Politics and practices of eligibility in Brazilian humanitarian bureaucracies

This project focusses on the experiences and interpretations of migrants (including categories such as non-documented migrants, asylum seekers or recognized refugees), who recently arrived in a new place and who negotiate their subject positions in their encounters within a highly diversified urban environment. It is assumed that they generate a first orientation along the opportunities of social and political interaction with different types of social groups and networks, as well as through the country of residence’s “politics of eligibility”, in which needs, particularly regarding political, social and cultural rights, are interpreted along changing political agendas and bureaucratic procedures.

This circumstance is explored in Brazil (São Paulo), which currently is becoming more and more attractive for new groups of migrants, especially from the so-called Global South, and which is reorganizing its politics of migration along new labour market and humanitarian trends. For understanding the interaction between employees of humanitarian organizations on the one hand and migrants on the other, “politics of eligibility” will be understood as dialogic encounters that are enacted from ‘both sides’. Participant observation accompanies moments of application as well as decisions over the granting or withdrawal of support. Additionally, the research perspective follows the everyday routines of migrants, also beyond the organizational context, for understanding the acquisition of information and knowledge as well as the access to other networks of support. The process of differentiation that attributes a special meaning to social categories such as nationality and ethnicity, gender or age is considered crucial. With this kind of approach this project not only contributes to contemporary theoretical advancements within an anthropology of migration, anthropology of law and bureaucracy, but also to an understanding of new forms of South-South migration that are currently still under-researched.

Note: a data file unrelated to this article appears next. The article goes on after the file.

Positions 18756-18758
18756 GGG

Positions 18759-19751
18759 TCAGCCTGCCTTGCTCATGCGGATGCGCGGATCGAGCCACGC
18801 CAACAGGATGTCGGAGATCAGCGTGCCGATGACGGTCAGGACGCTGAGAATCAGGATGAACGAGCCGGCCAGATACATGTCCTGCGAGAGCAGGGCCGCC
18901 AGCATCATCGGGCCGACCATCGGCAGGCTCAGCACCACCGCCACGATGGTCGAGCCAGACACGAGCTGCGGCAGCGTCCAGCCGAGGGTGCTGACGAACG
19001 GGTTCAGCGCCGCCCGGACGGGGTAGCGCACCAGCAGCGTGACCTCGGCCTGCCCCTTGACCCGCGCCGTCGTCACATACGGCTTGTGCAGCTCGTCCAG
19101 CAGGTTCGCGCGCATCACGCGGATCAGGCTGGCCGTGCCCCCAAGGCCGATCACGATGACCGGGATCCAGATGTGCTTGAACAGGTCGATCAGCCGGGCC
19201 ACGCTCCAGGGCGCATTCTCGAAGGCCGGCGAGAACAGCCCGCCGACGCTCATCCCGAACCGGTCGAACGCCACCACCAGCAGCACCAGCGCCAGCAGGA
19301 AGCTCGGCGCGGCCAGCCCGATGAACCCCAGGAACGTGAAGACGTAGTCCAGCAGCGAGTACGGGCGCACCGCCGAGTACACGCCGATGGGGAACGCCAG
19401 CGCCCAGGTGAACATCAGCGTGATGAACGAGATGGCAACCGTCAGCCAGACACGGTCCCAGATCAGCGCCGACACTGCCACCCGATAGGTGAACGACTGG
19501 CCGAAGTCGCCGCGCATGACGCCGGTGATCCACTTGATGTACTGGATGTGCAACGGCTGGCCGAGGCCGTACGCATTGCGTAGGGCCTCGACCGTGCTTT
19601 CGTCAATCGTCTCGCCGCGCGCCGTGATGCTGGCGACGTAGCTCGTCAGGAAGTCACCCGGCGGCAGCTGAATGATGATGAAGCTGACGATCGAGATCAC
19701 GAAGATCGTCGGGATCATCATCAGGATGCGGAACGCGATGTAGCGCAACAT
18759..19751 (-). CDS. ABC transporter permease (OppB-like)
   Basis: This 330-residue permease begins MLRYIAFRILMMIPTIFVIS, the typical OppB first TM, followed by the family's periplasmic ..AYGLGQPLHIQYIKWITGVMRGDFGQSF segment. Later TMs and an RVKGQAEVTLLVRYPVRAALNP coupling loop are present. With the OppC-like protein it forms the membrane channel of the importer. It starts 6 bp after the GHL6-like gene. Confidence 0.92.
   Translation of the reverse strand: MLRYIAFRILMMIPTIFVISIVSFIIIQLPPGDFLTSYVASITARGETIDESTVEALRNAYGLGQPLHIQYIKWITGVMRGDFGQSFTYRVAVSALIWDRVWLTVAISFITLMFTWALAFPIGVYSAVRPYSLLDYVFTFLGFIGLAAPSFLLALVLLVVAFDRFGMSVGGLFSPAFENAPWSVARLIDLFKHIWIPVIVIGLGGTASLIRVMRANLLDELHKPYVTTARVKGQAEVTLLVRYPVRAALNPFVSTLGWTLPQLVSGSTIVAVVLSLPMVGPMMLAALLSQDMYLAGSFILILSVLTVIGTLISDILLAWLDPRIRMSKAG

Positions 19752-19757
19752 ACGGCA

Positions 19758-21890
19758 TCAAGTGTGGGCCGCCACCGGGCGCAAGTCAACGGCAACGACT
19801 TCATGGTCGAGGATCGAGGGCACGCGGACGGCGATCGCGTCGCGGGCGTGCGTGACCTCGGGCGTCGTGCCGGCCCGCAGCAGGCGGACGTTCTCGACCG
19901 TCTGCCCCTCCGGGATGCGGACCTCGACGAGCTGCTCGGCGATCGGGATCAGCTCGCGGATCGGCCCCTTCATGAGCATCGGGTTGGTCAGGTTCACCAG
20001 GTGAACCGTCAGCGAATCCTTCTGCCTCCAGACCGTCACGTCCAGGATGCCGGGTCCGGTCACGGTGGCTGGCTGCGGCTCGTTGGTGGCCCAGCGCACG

Fotos © Heike Drotbohm, 2016